What about conflicts of interest online? There are purportedly evidence-based medicine websites allowing physicians to answer clinical questions at the bedside. For example, clinicians caring for patients are increasingly reviewing treatment recommendations on these websites to make clinical decisions in real time. You’re with a patient; you can just whip out your phone and check. So, it’s important that there are no financial conflicts of interest in those that write these online guidelines. So, they examined one such website called UpToDate, which seemed to provide the most comprehensive diagnoses. So, did they find any conflicts of interest? Yes, in every single UpToDate article they looked at.

Okay, but so what do you do with that information? Let’s say you see an article claiming that candy consumption is not associated with health risks, and they disclose that the research was supported by the National Confectioner’s Association—who used to run ads that said things like: “Put candy in their school lunch because it’s good for them.” The problem with financial conflicts of interest is that you simply don’t know what to believe.

So, maybe this preoccupation with disclosure hijacked the whole debate. Maybe, as the former editor-in-chief of the New England Journal of Medicine critiqued, the focus should be instead on not just disclosing, but eliminating commercial conflicts. It’s like campaign finance reform, where the issue is managed more by public disclosure, rather than getting money out of politics.

Dr. Kassirer writes that the vast attention paid to failure to disclose conflicts of interest is misplaced, and that more attention should be focused on the financial conflicts themselves. After Dr. Kassirer effectively resigned from the New England Journal of Medicine, disillusioned with the direction they were taking, Dr. Angell took over. The first female editor-in-chief in the journal’s hundred year history. She lasted about a year. Medical journals “consistently refer to ‘potential’ conflicts of interest,” she wrote, “as though that were different from the real thing, and about disclosing and ‘managing’ them, not about prohibiting them. In short, there seems to be a desire to eliminate the smell of corruption, while keeping the money. Breaking the dependence of the medical profession on the pharmaceutical industry will take more than appointing committees. It will take a sharp break from an extremely lucrative pattern of behavior.”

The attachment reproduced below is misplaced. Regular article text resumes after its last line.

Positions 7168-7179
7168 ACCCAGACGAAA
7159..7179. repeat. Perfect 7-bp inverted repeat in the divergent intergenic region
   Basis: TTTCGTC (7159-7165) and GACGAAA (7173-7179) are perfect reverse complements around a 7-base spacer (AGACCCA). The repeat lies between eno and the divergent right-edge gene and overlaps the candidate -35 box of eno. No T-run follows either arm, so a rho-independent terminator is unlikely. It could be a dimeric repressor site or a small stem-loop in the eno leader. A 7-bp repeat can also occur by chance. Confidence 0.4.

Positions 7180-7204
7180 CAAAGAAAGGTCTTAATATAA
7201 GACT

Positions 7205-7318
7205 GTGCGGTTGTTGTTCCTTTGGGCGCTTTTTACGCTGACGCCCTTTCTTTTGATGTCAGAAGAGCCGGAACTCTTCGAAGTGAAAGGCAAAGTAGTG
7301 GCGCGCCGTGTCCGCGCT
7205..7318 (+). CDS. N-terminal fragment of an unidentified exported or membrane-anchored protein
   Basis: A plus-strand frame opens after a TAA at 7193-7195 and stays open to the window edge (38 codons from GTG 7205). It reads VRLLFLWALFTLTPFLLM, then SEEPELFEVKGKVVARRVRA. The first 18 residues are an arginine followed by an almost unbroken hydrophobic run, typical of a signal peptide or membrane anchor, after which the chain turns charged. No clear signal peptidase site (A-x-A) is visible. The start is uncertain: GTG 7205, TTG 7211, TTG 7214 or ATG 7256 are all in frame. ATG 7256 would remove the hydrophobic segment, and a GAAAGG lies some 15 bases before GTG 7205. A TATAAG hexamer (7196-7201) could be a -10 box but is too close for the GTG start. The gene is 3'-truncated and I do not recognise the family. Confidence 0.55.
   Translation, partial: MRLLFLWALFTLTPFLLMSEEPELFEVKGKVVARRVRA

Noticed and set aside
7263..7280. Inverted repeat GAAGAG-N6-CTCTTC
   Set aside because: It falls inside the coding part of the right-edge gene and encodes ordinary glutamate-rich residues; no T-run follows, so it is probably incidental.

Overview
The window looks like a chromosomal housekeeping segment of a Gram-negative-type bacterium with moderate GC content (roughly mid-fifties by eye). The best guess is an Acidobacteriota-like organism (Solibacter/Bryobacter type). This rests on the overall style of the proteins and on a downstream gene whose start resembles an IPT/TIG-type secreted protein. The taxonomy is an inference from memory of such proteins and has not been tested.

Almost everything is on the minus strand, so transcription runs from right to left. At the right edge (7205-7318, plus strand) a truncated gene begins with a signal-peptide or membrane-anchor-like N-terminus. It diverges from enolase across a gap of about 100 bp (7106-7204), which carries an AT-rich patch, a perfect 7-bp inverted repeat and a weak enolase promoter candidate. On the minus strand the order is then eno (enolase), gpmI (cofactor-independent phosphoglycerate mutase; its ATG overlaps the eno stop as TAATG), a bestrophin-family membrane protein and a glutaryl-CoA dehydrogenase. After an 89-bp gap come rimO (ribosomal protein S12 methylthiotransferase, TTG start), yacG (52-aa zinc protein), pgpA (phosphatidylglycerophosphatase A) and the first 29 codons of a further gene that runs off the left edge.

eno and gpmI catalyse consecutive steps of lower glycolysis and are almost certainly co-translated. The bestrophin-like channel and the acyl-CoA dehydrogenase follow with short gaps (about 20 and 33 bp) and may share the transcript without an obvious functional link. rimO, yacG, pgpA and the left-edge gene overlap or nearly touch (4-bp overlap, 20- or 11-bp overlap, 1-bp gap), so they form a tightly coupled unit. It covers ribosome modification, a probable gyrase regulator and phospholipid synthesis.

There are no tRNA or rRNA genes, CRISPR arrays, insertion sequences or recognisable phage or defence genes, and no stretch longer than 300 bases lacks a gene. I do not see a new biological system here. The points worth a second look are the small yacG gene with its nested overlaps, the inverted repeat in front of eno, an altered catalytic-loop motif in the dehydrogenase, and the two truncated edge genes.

To see any graphs, charts, graphics, images, and quotes to which Dr. Greger may be referring, watch the above video. This is just an approximation of the audio contributed by Katie Schloer.

Please consider volunteering to help out on the site.

Image thanks to Bill Brooks via flickr